Re-inventing Europe after the Irish No edit

July 7, 2008

The EU can’t go on like this. Whether the Lisbon Treaty ultimately succeeds or fails, the Irish referendum will have taught us one thing:  Unanimity and uniformity are things of the past. The EU is now too diverse to expect all member-states of the EU to ratify any given treaty or to participate in all areas of EU activity. 

Member-states have competing visions of the EU, and are increasingly divided over what they are willing to sign up to.  Is the EU to be mainly an ever-enlarging, borderless free market and security zone—as Britain, Scandinavia, and much of Central and Eastern Europe would have it?  Is it instead to be more of a values-based community with  identifiable borders stopping before Turkey, Georgia and the Ukraine—as Germany, France, Austria, and many other Continental European countries would like?  Should it rather be a borderless rights-based union open to all democratizing countries on its borders—as the Commission, human rights groups, and philosophers like Habermas hope?  And can it also be a global strategic actor promoting democracy, free markets, community values, and human rights r, whatever its borders—as EU and national leaders have been proposing? 

The EU branding process was right to replace ‘ever closer union’ with ‘unity in diversity.’  But that unity is itself again in question.  The Irish ‘no,’ by stopping the institutional compromise of the Reform Treaty, risks reopening the debate about what the EU should be at a time when what the EU needs is to open the debate about what the EU should do.   Policies, not institutions, must be the focus of the day if the EU is to move forward.  But whatever happens with regard to the Lisbon Treaty,  it will not solve the underlying problem. This is:  How to accommodate member-states’ differing visions of the EU?

There is one way:  give up unanimity and uniformity.  This is easier to do than one might think, since the EU has already breached the principle of  unanimity in the wide range of areas covered by qualified majority voting.  And it has already given up on uniformity in areas other than the Single Market.  Thus, the UK and Denmark have opt-outs from the Maastricht Treaty.  Schengen includes non-members like Iceland, Norway, and shortly even Switzerland while members like UK and Ireland remain out, as do Bulgaria and Romania temporarily.   Denmark is not a member of the European Security and Defence Policy.  The eurozone encompasses 15 of the EU 27.  Freedom of movement of workers excludes Romania and Bulgaria for six more years.  The Lisbon Treaty would exempt Britain and Poland from the Charter of Fundamental Rights.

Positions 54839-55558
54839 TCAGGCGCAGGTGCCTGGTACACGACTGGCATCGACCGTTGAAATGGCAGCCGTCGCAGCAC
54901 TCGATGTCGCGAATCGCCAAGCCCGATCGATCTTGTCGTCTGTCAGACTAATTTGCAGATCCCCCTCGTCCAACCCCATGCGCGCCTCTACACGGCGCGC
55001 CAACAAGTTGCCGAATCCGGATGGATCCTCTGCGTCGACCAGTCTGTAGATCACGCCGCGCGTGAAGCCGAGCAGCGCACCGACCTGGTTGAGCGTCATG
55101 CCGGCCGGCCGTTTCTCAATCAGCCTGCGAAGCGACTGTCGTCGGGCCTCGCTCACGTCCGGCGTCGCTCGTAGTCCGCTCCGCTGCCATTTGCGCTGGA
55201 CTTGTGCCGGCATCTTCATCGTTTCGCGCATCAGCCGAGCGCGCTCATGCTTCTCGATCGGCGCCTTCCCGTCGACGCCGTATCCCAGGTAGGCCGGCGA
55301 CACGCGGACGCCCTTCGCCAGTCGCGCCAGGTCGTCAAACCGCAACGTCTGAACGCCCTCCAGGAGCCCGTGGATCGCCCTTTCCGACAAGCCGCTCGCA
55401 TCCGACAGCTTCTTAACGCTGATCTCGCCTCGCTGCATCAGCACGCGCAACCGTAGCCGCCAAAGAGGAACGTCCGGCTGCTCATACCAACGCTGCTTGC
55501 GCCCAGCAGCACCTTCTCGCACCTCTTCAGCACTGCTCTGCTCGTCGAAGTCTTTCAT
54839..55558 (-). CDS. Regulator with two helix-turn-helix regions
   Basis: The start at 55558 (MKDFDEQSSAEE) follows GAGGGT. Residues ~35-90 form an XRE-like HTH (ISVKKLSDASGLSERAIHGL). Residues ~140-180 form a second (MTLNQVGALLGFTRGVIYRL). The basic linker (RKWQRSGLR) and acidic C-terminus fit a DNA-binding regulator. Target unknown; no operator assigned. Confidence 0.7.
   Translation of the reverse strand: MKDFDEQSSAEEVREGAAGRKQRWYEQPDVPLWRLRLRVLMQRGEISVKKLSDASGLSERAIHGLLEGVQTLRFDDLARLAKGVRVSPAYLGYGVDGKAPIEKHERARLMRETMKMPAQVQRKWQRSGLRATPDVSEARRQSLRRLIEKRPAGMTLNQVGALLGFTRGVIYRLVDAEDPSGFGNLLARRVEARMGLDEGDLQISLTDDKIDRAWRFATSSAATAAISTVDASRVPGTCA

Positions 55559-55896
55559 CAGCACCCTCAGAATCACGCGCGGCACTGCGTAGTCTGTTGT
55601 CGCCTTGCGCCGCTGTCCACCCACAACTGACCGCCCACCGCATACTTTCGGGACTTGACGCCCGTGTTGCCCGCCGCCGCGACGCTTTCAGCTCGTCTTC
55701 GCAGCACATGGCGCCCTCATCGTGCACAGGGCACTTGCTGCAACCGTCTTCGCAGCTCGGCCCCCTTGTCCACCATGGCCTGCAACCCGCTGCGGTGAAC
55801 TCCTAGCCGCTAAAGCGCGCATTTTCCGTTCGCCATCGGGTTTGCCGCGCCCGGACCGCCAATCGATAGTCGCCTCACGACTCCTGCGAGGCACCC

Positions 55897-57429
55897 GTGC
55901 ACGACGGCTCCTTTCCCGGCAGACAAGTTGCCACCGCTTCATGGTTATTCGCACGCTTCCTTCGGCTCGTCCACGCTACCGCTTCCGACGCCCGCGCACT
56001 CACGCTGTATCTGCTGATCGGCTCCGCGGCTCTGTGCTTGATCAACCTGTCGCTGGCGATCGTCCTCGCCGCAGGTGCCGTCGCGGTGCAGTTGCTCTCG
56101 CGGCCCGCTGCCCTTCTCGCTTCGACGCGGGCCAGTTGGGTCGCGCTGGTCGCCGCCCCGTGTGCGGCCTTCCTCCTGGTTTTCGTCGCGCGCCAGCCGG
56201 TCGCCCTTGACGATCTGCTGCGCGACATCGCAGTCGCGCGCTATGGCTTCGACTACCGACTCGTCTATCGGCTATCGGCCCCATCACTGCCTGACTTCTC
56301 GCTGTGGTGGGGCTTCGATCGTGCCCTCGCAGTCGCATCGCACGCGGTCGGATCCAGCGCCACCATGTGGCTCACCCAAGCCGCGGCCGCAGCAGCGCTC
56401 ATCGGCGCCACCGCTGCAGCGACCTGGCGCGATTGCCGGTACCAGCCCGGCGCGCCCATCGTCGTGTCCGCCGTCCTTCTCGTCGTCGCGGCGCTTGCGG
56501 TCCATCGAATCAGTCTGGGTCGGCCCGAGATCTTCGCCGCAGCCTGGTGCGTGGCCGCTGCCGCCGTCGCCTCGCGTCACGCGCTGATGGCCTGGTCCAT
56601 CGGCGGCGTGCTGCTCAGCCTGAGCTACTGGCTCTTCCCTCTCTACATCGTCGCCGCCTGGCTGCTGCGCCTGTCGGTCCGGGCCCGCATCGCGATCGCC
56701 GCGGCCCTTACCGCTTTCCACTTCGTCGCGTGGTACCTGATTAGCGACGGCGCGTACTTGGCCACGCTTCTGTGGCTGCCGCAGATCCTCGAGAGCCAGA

The member-states themselves also acknowledged the impossibility of a unanimously agreed, uniform future by introducing the principles of deeper cooperation among select groups of member-states in successive treaties since the Amsterdam Treaty.  The Lisbon Treaty makes these workable for two or more countries with ‘permanent structured cooperation’ for defense and security policy and ‘enhanced cooperation’ for any nine or more. 

If the EU were to officially recognize the differentiated integration which it has itself created, and to abandon the unanimity rule for treaties (voted by treaty), it could solve a number of its institutional problems.   Without the unanimity rule, member-states could agree through qualified majority voting on the big policy issues to pursue, with occasional negotiated opt-outs for those members with legitimate reservations about participation in a given policy area.  In areas where qualified majority voting does not work but enhanced cooperation might, member-states could pursue deeper integration.

For prospective members in the EU’s periphery, membership need no longer be a question of ‘in’ and ‘out’ but rather of ‘in which areas’ or ‘out of which areas.’   It would help avoid the ‘big bang’ of accession (or rejection) after long years of hard-bargaining, provide on-going socialization into the EU’s consensual policymaking, ensure implementation of EU rules, and promote continued democratization.  It would only be attractive to countries in the EU’s periphery, however, as well as to non-member participants like Norway, Iceland, and Switzerland, if there were a further  privilege of membership:  institutional participation.

Institutional voice and vote in those areas in which countries participate is necessary to make certain that policy decisions are accepted as the right ones—because all participants would have a place at the table to air their concerns and vote their preferences.  But it is also key to ensuring the ‘democratic’ legitimacy of the decision-making process and the continued democratizing power of attraction of the EU.

Once the principles of unanimity and uniformity are abandoned, membership in the EU will no longer be an all or nothing proposition.  Beyond certain basic membership requirements—being a democracy which respects human rights and participates in the Single Market—member-states will increasingly come to pick and choose the policy ‘communities’ of which they wish to be a part.  The result is differentiated membership in the EU.   This is not to suggest, however, that the EU is now to be ‘Europe à la carte,’ as the free marketeers might wish.  Nor is it to encourage the communitarians to retreat to a ‘core Europe,’ with one dish for all.  Rather, this is an elaborate ‘menu Europe,’ with a shared main dish (the Single Market), everyone sitting around the table, and only some choosing to sit out one course or another.